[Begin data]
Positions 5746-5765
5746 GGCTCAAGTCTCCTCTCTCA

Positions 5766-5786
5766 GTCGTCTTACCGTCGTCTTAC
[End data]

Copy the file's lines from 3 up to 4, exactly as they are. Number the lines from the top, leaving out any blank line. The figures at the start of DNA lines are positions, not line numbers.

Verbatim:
Positions 5766-5786
5766 GTCGTCTTACCGTCGTCTTAC